Study Reveals COVID-19 May Lead To Temporary Diabetes For Certain Patients

Diabetes is a health condition in which the body can't effectively make or use insulin, according to the U.S. Centers for Disease Control and Prevention (CDC). Affecting 37.3 million adults in the United States, this condition can lead to more severe health issues, including vision problems, heart disease, and kidney disease. According to the CDC, one in five people are unaware that they have diabetes and are undiagnosed. Now, a 2022 study published in the Journal of Diabetes and its Complications finds that diabetes may be triggered as a result of a COVID-19 infection.

Lead author Dr. Sara Cromer, an investigator at Massachusetts General Hospital in Boston, states via HealthDay, "We believe that the inflammatory stress caused by COVID-19 may be a leading contributor to 'new-onset' or newly diagnosed diabetes." It's important to note that for some, a new diabetes diagnosis may not be the direct effect of a COVID-19 infection. Instead, it may be the result of having undiagnosed diabetes prior to a COVID-19 infection and discovering the condition while seeking medical treatment for the virus.

New-onset diabetes appears temporary in most COVID-19 patients

The 2022 study published in the Journal of Diabetes and its Complications examined 1,902 patients hospitalized for COVID-19 between March and September 2020. Of the total hospitalized patients, 594 had diabetes (13% of which had never been previously diagnosed with the condition). Interestingly, these newly diagnosed diabetes patients were associated with longer hospitalizations and were more likely to be admitted to intensive care units.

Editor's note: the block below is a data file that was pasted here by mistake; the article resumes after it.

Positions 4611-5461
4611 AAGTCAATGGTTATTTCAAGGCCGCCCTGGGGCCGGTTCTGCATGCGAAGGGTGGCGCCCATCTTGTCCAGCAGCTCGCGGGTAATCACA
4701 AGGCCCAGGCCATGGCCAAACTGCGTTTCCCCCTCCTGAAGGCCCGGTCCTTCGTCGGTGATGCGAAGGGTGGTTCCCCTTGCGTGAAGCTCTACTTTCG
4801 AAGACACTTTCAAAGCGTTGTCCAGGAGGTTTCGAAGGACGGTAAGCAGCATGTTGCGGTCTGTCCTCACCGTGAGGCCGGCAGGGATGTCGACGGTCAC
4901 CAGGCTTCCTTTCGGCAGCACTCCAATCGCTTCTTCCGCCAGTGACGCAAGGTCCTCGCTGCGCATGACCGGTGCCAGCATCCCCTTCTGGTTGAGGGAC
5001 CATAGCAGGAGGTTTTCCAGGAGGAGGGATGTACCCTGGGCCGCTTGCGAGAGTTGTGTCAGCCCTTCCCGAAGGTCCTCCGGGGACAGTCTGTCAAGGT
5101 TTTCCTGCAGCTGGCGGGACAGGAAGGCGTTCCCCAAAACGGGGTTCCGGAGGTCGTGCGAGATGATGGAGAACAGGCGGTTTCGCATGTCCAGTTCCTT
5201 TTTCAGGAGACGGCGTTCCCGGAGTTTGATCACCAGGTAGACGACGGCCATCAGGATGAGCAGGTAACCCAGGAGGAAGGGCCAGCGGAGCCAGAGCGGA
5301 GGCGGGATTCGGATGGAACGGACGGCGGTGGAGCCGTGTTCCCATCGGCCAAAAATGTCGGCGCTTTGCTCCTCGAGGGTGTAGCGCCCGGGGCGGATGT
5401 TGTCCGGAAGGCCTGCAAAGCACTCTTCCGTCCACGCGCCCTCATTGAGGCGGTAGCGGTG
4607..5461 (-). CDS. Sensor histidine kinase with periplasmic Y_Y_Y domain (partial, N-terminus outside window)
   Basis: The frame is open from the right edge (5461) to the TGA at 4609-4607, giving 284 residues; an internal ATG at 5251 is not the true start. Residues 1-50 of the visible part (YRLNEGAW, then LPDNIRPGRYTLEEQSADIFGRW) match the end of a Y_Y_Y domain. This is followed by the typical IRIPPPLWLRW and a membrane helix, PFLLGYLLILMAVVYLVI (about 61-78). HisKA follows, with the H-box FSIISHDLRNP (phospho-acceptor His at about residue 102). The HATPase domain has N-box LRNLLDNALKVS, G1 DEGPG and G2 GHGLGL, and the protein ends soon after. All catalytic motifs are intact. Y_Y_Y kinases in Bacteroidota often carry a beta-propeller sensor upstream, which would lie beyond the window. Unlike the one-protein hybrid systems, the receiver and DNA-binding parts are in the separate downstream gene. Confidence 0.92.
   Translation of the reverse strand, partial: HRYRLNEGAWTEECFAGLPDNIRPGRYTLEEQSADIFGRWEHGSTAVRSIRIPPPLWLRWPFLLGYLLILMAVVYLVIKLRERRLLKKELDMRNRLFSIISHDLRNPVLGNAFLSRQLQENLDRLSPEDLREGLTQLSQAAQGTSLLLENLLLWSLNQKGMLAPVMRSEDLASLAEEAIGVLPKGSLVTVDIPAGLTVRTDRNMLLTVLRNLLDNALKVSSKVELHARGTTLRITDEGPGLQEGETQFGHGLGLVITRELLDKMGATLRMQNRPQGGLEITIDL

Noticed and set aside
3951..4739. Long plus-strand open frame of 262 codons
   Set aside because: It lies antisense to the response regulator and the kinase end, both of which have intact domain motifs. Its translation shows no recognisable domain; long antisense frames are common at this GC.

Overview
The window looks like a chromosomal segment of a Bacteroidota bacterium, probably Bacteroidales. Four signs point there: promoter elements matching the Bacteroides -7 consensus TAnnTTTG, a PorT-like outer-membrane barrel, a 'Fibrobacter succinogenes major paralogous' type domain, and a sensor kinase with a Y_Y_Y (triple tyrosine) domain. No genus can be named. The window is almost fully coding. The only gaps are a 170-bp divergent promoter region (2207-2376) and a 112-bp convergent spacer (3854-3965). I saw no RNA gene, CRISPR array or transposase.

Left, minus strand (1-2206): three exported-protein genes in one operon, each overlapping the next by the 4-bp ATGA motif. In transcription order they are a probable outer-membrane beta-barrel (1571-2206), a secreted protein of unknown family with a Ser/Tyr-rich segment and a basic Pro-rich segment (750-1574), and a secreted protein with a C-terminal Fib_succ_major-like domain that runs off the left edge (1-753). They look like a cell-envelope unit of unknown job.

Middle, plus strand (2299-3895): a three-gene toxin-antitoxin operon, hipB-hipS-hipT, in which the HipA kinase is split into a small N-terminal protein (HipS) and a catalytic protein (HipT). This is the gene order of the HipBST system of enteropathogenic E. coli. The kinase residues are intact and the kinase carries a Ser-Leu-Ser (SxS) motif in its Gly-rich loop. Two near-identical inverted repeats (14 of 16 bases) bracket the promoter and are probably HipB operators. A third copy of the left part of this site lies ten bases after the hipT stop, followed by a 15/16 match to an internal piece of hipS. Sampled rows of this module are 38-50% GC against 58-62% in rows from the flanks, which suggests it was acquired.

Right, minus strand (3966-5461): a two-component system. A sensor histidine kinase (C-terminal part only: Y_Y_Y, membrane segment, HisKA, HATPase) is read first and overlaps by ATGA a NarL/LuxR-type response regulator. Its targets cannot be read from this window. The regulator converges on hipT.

Dr. Sara Cromer comments on the significance of these findings as it relates to new-onset diabetes, telling HealthDay, "Our study showed these individuals had higher inflammatory markers and more frequently required admission to hospital ICUs than COVID-19 patients with pre-existing diabetes." Cases of newly diagnosed diabetes were found predominantly amongst younger, non-white individuals and those facing healthcare barriers such as a lack of medical insurance.

However, study findings also revealed that the inflammatory response triggering new-onset diabetes appears to be temporary for many patients. 40% of new-onset diabetes patients had blood sugar levels that returned to baseline about a year after being discharged from the hospital (per Reuters). Less than 10% required the use of insulin beyond one year (via HealthDay). Dr. Cromer adds, "These patients may only need insulin or other medications for a short time, and it's therefore critical that physicians closely follow them to see if and when their conditions improve."